“WOOOOOOOO!” screamed the naked, burly lacrosse player as he chased two giggling coeds down the brick path in the middle of Washington College.
I sighed and shook my head. May Day had arrived.
For decades, the proud student body of Washington College — located in tiny Chestertown, MD — has celebrated each May 1 by getting sloshed, stripping off clothes and gathering at the giant flagpole at the center of campus after dark.
Yeah, you read that right: college kids plus beer plus birthday suits. Genius.
I learned about May Day only after wandering onto campus as a freshman in 1998, but the tradition apparently dates to the 60s. The story goes that a lit professor unwittingly launched the tradition during a lesson on gathering ye rosebuds while ye may. His class held a celebration that allegedly included an actual Maypole, dancing, and crepe paper; how much nudity was involved is still debated. (And though it’s near the end of the academic year, the annual nude-fest doesn’t really mark the end of classes, as Wikipedia erroneously notes.)
As a self-conscious and fairly self-repressed freshman, there was absolutely no way I would participate. But I listened to the stories — the talk of naked volleyball, naked Frisbee and naked barbecuing (!).
Over my second and third years at W.C., I grew less creeped-out by May Day and more curious. It was starting to sound like fun. More importantly, I gradually realized this might be my last chance to let it all hang out, to uncover a wilder side of my formerly-repressed self.
In my senior year, I made my resolution: I was gonna take it all off on May Day.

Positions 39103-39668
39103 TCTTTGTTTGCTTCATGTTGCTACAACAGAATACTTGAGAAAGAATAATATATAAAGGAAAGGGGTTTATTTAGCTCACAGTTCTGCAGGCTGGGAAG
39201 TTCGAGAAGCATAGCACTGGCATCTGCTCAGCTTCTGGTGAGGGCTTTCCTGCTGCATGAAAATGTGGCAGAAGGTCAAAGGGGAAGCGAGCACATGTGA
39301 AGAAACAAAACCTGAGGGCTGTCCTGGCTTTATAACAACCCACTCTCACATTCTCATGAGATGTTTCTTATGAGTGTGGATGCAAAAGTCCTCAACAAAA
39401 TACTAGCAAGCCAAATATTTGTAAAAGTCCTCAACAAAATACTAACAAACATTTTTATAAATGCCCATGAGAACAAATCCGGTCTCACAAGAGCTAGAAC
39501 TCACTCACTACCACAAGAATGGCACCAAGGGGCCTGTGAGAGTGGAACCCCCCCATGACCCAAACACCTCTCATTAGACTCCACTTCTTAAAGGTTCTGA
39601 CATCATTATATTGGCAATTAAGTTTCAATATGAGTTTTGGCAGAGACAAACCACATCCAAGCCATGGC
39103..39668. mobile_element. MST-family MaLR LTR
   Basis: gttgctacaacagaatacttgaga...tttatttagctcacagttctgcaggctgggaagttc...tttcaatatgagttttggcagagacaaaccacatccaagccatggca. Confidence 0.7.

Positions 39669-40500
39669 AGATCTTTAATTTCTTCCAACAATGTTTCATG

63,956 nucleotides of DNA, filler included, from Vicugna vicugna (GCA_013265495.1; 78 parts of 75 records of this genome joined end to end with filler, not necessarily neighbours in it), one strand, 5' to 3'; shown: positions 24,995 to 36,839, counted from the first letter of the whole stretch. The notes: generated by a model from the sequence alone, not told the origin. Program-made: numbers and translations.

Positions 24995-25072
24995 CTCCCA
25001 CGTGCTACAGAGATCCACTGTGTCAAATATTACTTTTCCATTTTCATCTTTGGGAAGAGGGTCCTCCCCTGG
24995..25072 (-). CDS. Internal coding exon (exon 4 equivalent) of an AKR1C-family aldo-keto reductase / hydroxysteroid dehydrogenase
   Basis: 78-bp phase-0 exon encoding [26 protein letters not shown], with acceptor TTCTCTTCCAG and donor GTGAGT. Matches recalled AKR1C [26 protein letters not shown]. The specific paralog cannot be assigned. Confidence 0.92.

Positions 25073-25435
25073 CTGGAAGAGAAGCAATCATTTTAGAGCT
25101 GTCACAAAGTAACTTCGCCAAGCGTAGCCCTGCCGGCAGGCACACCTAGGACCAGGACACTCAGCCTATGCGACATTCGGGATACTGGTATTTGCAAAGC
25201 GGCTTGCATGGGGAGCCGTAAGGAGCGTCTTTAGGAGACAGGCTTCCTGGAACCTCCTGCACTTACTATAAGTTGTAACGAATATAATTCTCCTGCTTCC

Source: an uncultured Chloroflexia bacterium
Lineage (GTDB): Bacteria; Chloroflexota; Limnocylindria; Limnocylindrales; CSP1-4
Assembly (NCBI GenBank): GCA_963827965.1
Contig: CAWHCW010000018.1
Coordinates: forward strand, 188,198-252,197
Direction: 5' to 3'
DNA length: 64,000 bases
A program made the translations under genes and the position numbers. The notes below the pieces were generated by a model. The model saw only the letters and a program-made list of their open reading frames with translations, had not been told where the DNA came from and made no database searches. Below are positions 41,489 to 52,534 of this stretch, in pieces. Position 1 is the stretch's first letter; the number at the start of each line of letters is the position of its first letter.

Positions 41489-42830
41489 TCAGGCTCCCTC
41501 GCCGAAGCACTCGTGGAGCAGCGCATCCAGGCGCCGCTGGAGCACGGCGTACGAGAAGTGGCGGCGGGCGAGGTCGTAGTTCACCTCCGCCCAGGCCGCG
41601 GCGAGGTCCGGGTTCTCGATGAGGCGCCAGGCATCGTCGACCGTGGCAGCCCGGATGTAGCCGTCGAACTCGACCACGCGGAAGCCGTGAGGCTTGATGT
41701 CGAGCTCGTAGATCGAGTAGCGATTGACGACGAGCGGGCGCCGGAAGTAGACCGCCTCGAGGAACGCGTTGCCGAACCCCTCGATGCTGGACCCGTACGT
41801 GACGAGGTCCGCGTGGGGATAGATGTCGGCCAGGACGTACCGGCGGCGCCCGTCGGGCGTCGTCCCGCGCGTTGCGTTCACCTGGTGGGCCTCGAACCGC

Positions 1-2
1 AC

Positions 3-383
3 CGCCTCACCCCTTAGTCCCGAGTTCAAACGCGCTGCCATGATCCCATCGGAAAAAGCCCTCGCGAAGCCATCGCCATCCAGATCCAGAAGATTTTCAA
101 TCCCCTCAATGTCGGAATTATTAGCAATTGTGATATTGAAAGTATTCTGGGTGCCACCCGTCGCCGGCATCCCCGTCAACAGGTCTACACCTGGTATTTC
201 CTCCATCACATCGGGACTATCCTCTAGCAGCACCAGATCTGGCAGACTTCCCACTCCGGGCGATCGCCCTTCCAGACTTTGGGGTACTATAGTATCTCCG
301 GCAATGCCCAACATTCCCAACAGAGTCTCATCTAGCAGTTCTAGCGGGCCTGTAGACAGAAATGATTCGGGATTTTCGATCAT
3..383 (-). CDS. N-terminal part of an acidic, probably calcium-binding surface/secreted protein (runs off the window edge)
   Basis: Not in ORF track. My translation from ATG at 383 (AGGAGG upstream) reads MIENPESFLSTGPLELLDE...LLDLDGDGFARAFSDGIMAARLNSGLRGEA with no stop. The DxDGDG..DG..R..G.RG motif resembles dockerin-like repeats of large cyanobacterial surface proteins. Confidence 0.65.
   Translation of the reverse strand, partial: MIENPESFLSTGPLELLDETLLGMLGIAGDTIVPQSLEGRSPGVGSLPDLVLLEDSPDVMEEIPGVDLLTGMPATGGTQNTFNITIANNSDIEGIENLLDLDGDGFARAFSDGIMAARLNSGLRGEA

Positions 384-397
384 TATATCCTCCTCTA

I wandered toward the flagpole bacchanalia that night. I was alone. Although I could have used some moral support, I wasn’t sure I wanted my friends and dorm-mates as witnesses.
The throng of a few hundred college kids, nearly all in the buff, was milling around the giant flagpole. Lots of talking and yelling. Flashbulbs popping, as people created their own “Girls Gone Wild” slideshows. Every few minutes, another guy would start climbing the flagpole, apparently too drunk to realize the excruciating discomfort likely to follow.
I stood at a distance — too far to make out any faces or body parts, just close enough to know they were naked. I thought about classmates and acquaintances down there celebrating. I thought about why I don’t drink. I thought about my fiancée, sitting chastely in her college dorm room on the other side of the state.
And somewhere in there, I thought about how the cool night air would affect the … um, impression I’d make.
“Oh well,” I thought as I trudged back to my dorm room, still fully clothed. “Maybe some things are better left covered up.”